January is the traditional time of year for businesses to make their "New Years'' resolutions."
According to Tony Domanico, environmental expert with The Payne Firm, businesses should take this time to get a handle on their environmental exposure.
"Too many companies ignore environmental exposure until something major happens," said Domanico. "By getting out in front of these issues, I''ve learned that companies can save themselves time, money and untold grief. And, since the beginning of the year is always used for planning, now is as good a time as any to get started."
The best resolution regarding environmental exposure is for the company to conduct a compliance audit, said Domanico.
Such an audit will provide a snapshot of the company''s current environmental exposure and allow the company to deal with problems that are uncovered before the become acute.
"It''s hard to underestimate the importance of gaining an understanding of your company''s environmental exposure," said Domanico. "Compliance audits do exactly that, and even identify potential cost savings."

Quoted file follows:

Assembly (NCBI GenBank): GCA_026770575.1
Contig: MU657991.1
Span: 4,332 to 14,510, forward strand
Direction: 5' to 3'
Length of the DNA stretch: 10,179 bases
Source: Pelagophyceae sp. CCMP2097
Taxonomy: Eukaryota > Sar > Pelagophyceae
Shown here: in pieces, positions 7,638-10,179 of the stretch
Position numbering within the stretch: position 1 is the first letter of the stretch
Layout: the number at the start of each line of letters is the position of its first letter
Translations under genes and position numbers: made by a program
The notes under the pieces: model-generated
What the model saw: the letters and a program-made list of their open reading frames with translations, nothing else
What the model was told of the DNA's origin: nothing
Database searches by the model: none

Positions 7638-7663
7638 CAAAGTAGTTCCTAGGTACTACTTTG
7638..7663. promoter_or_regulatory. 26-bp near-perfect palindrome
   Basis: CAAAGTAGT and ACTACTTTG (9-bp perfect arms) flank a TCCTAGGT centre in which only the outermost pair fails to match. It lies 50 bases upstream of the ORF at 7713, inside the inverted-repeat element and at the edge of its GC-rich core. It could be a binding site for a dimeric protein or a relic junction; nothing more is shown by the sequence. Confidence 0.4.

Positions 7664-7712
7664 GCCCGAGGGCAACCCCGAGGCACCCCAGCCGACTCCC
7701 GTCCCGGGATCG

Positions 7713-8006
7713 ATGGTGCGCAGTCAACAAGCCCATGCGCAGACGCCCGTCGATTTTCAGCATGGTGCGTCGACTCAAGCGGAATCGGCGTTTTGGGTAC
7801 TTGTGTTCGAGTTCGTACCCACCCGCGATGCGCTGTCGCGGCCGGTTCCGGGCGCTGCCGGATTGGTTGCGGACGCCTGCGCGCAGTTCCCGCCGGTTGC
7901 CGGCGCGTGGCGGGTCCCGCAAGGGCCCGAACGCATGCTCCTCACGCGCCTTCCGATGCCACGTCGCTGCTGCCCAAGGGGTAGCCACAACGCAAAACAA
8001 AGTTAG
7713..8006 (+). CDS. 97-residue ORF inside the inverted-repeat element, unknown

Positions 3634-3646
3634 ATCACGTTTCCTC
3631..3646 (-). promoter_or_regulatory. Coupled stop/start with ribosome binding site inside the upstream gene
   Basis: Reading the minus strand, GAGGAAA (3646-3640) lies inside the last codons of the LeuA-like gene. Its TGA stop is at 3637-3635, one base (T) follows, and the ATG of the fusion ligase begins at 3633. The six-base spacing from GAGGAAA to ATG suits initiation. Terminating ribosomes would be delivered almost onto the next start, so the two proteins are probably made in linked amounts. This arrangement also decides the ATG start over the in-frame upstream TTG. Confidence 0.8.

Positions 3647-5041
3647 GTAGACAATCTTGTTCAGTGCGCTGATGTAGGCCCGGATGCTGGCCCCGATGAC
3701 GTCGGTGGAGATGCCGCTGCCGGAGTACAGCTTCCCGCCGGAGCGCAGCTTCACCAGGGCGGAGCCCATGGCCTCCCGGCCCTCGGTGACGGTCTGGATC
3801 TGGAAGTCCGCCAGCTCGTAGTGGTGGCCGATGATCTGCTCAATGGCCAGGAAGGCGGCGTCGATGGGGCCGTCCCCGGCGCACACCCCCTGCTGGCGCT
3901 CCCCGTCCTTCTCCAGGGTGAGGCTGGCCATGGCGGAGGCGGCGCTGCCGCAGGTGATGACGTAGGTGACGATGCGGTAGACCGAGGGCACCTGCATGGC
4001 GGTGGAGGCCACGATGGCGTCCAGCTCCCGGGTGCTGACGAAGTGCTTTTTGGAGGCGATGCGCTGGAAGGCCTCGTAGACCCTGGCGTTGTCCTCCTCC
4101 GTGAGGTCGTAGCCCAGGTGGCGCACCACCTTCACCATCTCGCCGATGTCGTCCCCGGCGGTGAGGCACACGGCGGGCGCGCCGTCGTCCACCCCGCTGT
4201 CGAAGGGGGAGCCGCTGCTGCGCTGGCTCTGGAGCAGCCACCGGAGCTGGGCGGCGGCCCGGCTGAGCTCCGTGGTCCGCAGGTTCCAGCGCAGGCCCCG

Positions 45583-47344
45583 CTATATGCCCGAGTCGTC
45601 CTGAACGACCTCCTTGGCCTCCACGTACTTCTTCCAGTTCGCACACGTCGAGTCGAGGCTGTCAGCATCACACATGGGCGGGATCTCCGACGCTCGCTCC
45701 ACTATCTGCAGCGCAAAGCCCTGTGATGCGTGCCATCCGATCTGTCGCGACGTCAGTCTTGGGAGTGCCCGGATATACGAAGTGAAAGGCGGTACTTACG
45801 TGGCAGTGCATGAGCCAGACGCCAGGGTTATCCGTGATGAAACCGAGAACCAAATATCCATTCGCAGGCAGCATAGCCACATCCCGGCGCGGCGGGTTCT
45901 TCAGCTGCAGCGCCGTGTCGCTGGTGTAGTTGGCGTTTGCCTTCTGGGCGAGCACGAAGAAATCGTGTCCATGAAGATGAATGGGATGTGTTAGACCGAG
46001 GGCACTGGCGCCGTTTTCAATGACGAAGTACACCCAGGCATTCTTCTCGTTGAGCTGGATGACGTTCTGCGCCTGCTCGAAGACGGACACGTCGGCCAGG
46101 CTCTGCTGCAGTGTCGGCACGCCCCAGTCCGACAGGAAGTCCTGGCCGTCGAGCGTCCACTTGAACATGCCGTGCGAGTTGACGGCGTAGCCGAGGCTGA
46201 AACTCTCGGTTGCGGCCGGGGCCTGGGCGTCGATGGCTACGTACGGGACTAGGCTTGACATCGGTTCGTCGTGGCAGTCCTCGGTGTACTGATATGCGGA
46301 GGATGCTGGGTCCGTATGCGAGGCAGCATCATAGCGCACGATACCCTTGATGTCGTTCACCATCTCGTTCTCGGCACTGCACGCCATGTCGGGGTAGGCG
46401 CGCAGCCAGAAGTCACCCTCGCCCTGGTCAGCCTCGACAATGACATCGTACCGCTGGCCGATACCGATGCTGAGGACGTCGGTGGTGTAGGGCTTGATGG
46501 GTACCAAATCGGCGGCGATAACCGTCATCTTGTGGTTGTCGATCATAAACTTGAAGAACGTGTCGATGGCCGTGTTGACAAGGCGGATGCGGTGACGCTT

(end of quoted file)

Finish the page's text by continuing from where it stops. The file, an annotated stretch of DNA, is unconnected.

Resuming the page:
Once the audit is complete, Domanico said the company will be able to prioritize any issues identified in it.
"Generally, the "big ticket" items -- those that represent the highest and most expensive exposure -- are dealt with first," noted Domanico. "And, most importantly, the company won''t get blindsided. You don''t want to find out your non-compliant when EPA is knocking at your door."
Compliance audits will also determine the company''s in-house ability to deal with environmental issues and planning.
"This is especially important if the company is looking to implement a full-blown environmental management system (EMS)," said Domanico.
An EMS, he explained, factors environmental issues -- regulations, compliance, exposure, worker safety and health, etc. -- into the fundamental planning and decision-making processes of a business.
This, in turn, allows company management to anticipate and plan for environmental issues by allocating resources, assigning responsibilities and evaluating internal practices, procedures and processes on an ongoing basis.
Domanico said by acting proactively in this manner, companies can dramatically reduce and in some cases even eliminate environmental exposure and the resulting cost.
"Companies need not be consistently behind the eight ball when it comes to addressing environmental issues and liabilities," said Domanico. "As the adage goes, ''a journey of 1,000 miles begins with a single step.'' This year, that step can and should be a compliance audit."
by Virginia Sutcliffe